The term Yehud Coinage refers to a series of small silver coins bearing the Aramaic inscription 'Yehud', the Persian province of Judaea, which were minted in or near Jerusalem during the late Persian period (Yehud Medinata, The Province of Judah) and the Hellenistic period (Iudaea Province) of the 5th and 4th centuries BC after the Babylonian Exile. None of the coins bears a mint mark.[1]


Obverse of a Judean silver Yehud coin from the Persian era (.58 gram), with falcon or eagle and Aramaic inscription "יהד" "Yehud" (Judaea). Denomination is a Ma'ah


Reverse of a Yehud coin from the Persian era, with lily (symbol of Jerusalem)

Unlike later Jewish coinage, Yehud coins depict living creatures, flowers and even human beings, in contravention of the Second Commandment "Thou shalt not make for thyself a sculptured image or any likeness" (Exodus 20:4). During the First Temple period figural art was frequently used, such as the cherubim over the Ark of the Covenant, the twelve oxen that supported the giant laver in front of Solomon's Temple, etc. Thus, it is likely that the Yehud coins are continuing the use of figural art from the previous period. The prohibition against graven images in Exodus was probably seen as relating only to idolatrous images rather than the purely decorative. Depictions on the coinage include imagery borrowed from other cultures, such as the owl of Athens, mythological creatures, and perhaps even images of Jewish rulers.[2] One coin depicts an enthroned deity, claimed by some experts to be Yahweh, while this is disputed by others.[3]

The coins from the Persian period tend to be inscribed in Aramaic or Paleo-Hebrew and use the Aramaic spelling of the province as 'y-h-d', while those coins from the Ptolemaic/Hellenistic period are inscribed in the Paleo-Hebrew script and usually spell Judaea as 'y-h-d', 'y-h-d-h' or 'y-h-w-d-h'.[4]

Mildenberg divides most of the Persian period 'Yehud' coinage into three groups: an early group of poorly defined coins with the head of Athena on the obverse with her owl on the reverse with the inscription 'y-h-d' in Paleo-Hebrew; the second group are more clearly defined and depict a lily, and a Egyptian falcon (see pictures), and the head of the Persian king, with the inscription 'y-h-d'; the third group has the Hebrew inscription 'Hezekiah the governor' (yhzqyh hphh). All these coins have been found in the area of Judaea.[5]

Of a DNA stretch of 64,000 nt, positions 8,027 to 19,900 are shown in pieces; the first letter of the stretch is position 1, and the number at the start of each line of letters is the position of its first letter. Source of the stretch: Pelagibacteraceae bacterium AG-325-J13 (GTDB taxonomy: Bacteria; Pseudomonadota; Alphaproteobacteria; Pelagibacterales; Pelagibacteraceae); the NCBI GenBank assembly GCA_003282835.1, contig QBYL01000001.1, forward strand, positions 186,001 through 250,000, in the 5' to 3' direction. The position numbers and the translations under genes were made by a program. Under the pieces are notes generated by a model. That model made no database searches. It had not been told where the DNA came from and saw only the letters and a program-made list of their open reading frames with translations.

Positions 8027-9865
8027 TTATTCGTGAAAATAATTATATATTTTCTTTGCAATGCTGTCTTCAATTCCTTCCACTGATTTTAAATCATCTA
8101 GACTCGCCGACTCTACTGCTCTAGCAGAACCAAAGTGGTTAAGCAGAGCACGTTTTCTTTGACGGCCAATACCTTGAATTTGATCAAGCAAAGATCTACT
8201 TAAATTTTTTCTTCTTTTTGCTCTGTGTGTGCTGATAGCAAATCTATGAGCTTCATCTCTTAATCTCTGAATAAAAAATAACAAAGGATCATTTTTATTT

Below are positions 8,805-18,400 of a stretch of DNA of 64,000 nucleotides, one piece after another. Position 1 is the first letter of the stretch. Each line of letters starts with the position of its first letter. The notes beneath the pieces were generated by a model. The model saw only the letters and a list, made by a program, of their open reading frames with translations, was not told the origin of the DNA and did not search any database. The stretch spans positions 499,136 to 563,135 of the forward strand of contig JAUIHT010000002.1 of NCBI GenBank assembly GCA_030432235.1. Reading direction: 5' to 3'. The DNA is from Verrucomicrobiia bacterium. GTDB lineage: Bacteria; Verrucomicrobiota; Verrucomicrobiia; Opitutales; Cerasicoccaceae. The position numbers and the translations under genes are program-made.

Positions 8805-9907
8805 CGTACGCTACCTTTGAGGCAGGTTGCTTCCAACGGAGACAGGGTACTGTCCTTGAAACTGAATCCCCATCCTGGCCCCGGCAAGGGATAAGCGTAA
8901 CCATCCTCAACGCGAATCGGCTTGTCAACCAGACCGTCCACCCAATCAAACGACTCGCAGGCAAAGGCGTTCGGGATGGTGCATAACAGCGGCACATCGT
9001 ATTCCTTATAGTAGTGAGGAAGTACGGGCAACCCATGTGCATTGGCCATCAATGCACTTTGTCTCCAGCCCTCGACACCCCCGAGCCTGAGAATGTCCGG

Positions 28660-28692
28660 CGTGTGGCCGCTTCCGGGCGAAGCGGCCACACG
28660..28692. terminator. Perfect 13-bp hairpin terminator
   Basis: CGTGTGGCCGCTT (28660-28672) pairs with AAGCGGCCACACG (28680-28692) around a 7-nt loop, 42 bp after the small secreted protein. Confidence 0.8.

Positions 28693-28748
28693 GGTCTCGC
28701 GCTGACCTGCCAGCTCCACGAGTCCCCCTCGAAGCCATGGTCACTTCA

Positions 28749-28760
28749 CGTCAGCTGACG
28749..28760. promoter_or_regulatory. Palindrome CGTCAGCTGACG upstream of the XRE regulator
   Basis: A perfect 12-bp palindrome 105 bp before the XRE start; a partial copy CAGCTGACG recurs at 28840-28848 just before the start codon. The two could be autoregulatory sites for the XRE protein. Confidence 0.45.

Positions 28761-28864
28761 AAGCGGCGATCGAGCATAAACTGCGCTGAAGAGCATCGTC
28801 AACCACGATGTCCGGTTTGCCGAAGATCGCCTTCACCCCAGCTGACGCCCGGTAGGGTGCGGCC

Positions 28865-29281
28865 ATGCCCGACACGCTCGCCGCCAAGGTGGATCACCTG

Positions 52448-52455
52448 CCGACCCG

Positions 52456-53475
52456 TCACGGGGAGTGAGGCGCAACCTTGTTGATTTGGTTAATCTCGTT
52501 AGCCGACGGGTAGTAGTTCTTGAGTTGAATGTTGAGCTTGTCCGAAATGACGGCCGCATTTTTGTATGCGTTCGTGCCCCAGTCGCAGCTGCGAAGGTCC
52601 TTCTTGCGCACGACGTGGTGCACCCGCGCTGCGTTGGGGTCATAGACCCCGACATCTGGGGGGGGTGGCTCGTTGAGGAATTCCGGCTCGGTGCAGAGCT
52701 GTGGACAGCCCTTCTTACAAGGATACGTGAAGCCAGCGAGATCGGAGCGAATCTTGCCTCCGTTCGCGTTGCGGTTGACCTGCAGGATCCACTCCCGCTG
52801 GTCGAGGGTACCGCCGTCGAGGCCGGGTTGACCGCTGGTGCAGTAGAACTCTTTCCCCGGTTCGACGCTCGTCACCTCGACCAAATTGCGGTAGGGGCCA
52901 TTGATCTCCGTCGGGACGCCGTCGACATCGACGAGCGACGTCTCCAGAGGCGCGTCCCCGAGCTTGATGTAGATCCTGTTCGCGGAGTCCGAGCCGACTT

The Yehud coins come in two denominations, approximately .58 gram as a ma'ah and approximately .29 gram as a half ma'ah (chatzi ma'ah). These coins were minted in the first 40 years of the Second Temple era. For larger coinage, they first used Persian coinage, the Persian daric and the Sigloi; then Greek and Ptolemaic coins like the drachma and the tetradrachm.

See also

Further reading


  1. Greek Numismatics and Archaeology, Essays in Honor of Margaret Thompson, Leo Mildenberg, Yehud: a Preliminary Study of the Provincial Coinage of Judaea, pages 183-196.(1979)
  2. Jerusalem by Lee I. Levine Published by Jewish Publication Society, 2002 ISBN 0827607504, pg 39
  3. Eerdmans Dictionary of the Bible by David Noel Freedman, Allen C. Myers, Astrid B. Beck Published by Wm. B. Eerdmans Publishing, 2000 ISBN 0802824005, pg 914
  4. The Emergence of Yehud in the Persian Period: A Social and Demographic Study by Charles E. Carter Published by Continuum International Publishing Group, 1999 ISBN 1841270121, pg269
  5. A History of the Jews and Judaism in the Second Temple Period: Yehud, the Persian Province of Judah by Lester L. Grabbe Published by Continuum International Publishing Group, 2004 ISBN 0567089983, pg 65

External links

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